Another noteworthy midrashic remark of our Sages is the following: “The serpent had a rider, being as big as a camel, and it was the rider that enticed Chava: this rider was Sama’el.” Sama’el is the name generally applied by our Sages to Satan…. This shows that Sama’el and Satan are identical. There is a meaning in this name [Sama’el], as there is also in the name nachash (serpent).  In describing how the serpent came to entice Chava, our Sages say: “Sama’el was riding on it, and God was laughing at both the camel and its rider.”


It is especially of importance to note that the serpent did not approach or address Adam; rather, all his attempts were directed against Chava, and it was through her that the serpent caused injury and death to Adam. The greatest hatred exists between the serpent and Chava, and between his seed and her seed; her seed being undoubtedly also the seed of man. More remarkable still is the way in which the serpent is joined to Chava, or rather his seed to her seed; the head of the one touches the heel of the other. Eve defeats the serpent by crushing its head, whilst the serpent defeats her by wounding her heel. This is likewise clear.


The following is also a remarkable passage, most absurd in its literal sense; but as an allegory it contains wonderful wisdom, and fully agrees with real facts, as will be found by those who understand all the chapters of this treatise: “When the serpent came to Chava he infected her with poison. The Israelites, who stood at Mount Sinai, removed that poison; idolaters, who did not stand at Mount Sinai, have not removed it" (Shabbat 146a). Consider this too. (Guide II:30)


The Rambam provides only allusions to the depth of meaning of the text. As we have already seen, he prefers not to write openly of the hidden secrets of the Torah but merely to provide hints. From his words, the commentators derive a number of lessons.


First, Adam represents "form," i.e., the human essence – intellect; while Chava represents matter.[3] We now understand the message of the story of Chava tempting Adam to taste of the forbidden fruit: man's matter is what tempts him to sin.


The Rambam also mentions the midrash which teaches that "the serpent had a rider, being as big as a camel, and it was the rider that enticed Chava; this rider was Sama’el." The commentators explain that the serpent is the power of imagination, while Sama’el is desire (there are also opinions that maintain the opposite). The Rambam teaches that the names "Sama’el" and "nachash" have meaning, i.e., they are symbolic names, alluding to the content that they represent. The commentators explain that the name "Sama’el" hints to the fact that desire blinds the intellect (le-samei – to blind), while the name "nachash" alludes to the diviners (menachashim) and magicians, who make corrupt use of the power of imagination.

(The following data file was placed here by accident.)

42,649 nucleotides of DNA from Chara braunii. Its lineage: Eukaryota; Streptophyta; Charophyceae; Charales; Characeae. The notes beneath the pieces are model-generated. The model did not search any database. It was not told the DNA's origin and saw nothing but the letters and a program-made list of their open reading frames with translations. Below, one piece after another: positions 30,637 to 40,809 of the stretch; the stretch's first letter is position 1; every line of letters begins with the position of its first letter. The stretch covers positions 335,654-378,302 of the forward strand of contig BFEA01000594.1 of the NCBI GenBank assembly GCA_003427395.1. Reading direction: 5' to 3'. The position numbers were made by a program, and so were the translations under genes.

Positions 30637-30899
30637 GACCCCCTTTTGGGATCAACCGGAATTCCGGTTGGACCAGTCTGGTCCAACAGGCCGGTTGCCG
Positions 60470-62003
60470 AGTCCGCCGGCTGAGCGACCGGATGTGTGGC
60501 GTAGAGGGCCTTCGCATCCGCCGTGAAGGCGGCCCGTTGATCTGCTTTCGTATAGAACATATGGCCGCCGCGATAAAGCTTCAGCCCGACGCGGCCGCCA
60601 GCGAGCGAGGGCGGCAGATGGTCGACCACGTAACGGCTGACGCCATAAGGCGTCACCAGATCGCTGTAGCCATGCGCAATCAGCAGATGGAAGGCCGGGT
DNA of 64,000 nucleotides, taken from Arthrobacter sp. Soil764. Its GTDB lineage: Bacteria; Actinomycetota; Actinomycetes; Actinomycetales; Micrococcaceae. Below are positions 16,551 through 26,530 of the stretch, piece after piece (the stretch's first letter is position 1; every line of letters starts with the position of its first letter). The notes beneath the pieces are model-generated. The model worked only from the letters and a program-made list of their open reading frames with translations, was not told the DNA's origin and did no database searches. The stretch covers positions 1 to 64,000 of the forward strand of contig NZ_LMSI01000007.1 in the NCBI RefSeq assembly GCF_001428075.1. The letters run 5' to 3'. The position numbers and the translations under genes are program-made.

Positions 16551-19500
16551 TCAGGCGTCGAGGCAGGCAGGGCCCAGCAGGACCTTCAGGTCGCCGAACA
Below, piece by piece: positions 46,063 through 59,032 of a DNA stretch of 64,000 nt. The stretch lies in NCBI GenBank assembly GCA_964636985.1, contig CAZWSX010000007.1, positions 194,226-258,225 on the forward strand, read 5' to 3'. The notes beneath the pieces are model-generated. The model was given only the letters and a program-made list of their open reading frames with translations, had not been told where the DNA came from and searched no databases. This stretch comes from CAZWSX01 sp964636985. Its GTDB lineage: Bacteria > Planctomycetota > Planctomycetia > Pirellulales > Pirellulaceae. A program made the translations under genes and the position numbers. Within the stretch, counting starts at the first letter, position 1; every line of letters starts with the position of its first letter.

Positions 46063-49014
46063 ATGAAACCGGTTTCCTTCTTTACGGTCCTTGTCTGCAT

According to this interpretation, the Rambam is teaching us that desire and imagination are the inner forces which lead a person to sin. The Rambam's attitude towards the power of imagination is a complicated and interesting one; we shall address it later on. Here we need only note that in his view, the imagination endangers the clear thinking of the intellect. When the imagination is joined by desires, it endangers man's mental and psychological health. According to this interpretation, the account of Adam and Chava in the Garden of Eden is not an ancient fable, but rather a trenchant message concerning the temptations with which every person struggles during the course of his or her life. The story is an eternal metaphor for the struggle of the intellect to maintain a pure way of life, in the face of the temptations thrown at it by desires and imagination.


Translated by Kaeren Fish



[1]According to the Rambam's formulation, the resemblance between human perception and divine perception can be described only in negative terms: both human and divine intellect are able to exercise intellectual activity without using sensory information.

[2] The Rambam goes so far as to say that eight of the Ten Commandments fall under this category, rather than that of a priori intellectual knowledge (Guide II:33). This clearly indicates that the conventions represent a vital and beneficial need in our fallen world. Prof. David Henschke emphasized that even the command "You shall not murder" belongs to the empirical category, according to the Rambam, because it emerges from the human desire to live and survive, and this will is related not to "necessary truth" or insight, but rather to human traits (D. Henschke, "Li-She'elat Achdut Haguto shel ha-Rambam,” Da'at 37, 5755, p. 49, n. 42).

[3]Cf. Rambam's teaching in an earlier chapter: "Plato and his predecessors used to refer to matter as 'female,' and to form as 'male'" (Guide I:17).